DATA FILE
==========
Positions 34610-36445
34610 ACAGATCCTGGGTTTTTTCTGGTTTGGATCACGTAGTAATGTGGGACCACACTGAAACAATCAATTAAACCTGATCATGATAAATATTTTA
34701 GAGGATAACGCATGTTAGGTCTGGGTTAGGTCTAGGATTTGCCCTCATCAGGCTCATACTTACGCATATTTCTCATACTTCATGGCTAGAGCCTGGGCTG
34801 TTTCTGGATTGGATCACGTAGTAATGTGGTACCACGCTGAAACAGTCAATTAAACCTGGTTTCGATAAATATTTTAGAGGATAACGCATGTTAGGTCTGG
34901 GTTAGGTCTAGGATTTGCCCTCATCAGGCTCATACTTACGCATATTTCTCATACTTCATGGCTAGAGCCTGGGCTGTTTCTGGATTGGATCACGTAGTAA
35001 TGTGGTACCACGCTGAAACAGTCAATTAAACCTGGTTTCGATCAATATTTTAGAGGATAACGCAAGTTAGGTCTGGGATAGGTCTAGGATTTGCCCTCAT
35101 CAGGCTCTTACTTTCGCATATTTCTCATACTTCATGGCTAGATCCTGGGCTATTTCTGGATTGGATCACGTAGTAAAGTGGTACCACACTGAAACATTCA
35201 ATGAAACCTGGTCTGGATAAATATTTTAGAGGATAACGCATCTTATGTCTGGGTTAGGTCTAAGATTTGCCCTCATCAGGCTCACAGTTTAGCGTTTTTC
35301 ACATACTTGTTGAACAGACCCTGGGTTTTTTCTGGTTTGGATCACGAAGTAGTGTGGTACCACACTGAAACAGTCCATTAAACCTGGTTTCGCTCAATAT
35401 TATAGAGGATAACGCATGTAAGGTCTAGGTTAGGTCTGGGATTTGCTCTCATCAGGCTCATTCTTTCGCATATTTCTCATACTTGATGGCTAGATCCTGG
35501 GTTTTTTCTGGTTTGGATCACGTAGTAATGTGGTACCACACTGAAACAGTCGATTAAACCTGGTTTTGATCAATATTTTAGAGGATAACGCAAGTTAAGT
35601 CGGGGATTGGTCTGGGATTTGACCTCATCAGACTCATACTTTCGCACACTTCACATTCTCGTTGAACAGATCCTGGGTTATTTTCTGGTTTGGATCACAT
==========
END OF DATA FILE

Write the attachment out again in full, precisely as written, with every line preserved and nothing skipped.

Positions 34610-36445
34610 ACAGATCCTGGGTTTTTTCTGGTTTGGATCACGTAGTAATGTGGGACCACACTGAAACAATCAATTAAACCTGATCATGATAAATATTTTA
34701 GAGGATAACGCATGTTAGGTCTGGGTTAGGTCTAGGATTTGCCCTCATCAGGCTCATACTTACGCATATTTCTCATACTTCATGGCTAGAGCCTGGGCTG
34801 TTTCTGGATTGGATCACGTAGTAATGTGGTACCACGCTGAAACAGTCAATTAAACCTGGTTTCGATAAATATTTTAGAGGATAACGCATGTTAGGTCTGG
34901 GTTAGGTCTAGGATTTGCCCTCATCAGGCTCATACTTACGCATATTTCTCATACTTCATGGCTAGAGCCTGGGCTGTTTCTGGATTGGATCACGTAGTAA
35001 TGTGGTACCACGCTGAAACAGTCAATTAAACCTGGTTTCGATCAATATTTTAGAGGATAACGCAAGTTAGGTCTGGGATAGGTCTAGGATTTGCCCTCAT
35101 CAGGCTCTTACTTTCGCATATTTCTCATACTTCATGGCTAGATCCTGGGCTATTTCTGGATTGGATCACGTAGTAAAGTGGTACCACACTGAAACATTCA
35201 ATGAAACCTGGTCTGGATAAATATTTTAGAGGATAACGCATCTTATGTCTGGGTTAGGTCTAAGATTTGCCCTCATCAGGCTCACAGTTTAGCGTTTTTC
35301 ACATACTTGTTGAACAGACCCTGGGTTTTTTCTGGTTTGGATCACGAAGTAGTGTGGTACCACACTGAAACAGTCCATTAAACCTGGTTTCGCTCAATAT
35401 TATAGAGGATAACGCATGTAAGGTCTAGGTTAGGTCTGGGATTTGCTCTCATCAGGCTCATTCTTTCGCATATTTCTCATACTTGATGGCTAGATCCTGG
35501 GTTTTTTCTGGTTTGGATCACGTAGTAATGTGGTACCACACTGAAACAGTCGATTAAACCTGGTTTTGATCAATATTTTAGAGGATAACGCAAGTTAAGT
35601 CGGGGATTGGTCTGGGATTTGACCTCATCAGACTCATACTTTCGCACACTTCACATTCTCGTTGAACAGATCCTGGGTTATTTTCTGGTTTGGATCACAT